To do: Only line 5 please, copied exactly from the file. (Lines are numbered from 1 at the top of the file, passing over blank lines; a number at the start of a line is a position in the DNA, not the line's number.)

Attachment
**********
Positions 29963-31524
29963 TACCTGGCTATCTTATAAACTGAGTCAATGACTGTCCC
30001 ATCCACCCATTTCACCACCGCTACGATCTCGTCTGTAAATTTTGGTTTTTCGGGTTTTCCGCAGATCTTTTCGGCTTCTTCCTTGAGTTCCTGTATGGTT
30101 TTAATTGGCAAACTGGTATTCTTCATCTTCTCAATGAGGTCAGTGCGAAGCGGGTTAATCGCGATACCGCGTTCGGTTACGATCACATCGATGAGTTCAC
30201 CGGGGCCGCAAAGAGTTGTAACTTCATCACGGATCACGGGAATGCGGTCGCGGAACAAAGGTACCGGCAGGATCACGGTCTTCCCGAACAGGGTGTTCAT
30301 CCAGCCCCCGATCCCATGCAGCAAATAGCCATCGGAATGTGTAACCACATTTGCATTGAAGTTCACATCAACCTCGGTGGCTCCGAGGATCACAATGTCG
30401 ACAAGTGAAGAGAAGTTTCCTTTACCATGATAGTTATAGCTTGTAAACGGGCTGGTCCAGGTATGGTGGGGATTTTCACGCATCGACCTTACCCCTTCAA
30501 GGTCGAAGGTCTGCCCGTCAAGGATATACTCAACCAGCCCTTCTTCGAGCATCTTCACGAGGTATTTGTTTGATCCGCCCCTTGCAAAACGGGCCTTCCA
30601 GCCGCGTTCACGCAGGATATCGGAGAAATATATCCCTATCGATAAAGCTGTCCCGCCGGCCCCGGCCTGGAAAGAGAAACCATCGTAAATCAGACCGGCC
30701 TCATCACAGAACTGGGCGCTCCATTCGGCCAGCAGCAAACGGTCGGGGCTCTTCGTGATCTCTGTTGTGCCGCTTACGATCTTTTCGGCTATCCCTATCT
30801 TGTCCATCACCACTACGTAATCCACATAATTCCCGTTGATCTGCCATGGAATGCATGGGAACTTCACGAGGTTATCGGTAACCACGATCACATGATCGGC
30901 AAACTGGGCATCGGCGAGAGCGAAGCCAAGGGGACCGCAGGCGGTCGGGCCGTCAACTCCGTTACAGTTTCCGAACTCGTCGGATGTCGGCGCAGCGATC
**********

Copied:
30201 CGGGGCCGCAAAGAGTTGTAACTTCATCACGGATCACGGGAATGCGGTCGCGGAACAAAGGTACCGGCAGGATCACGGTCTTCCCGAACAGGGTGTTCAT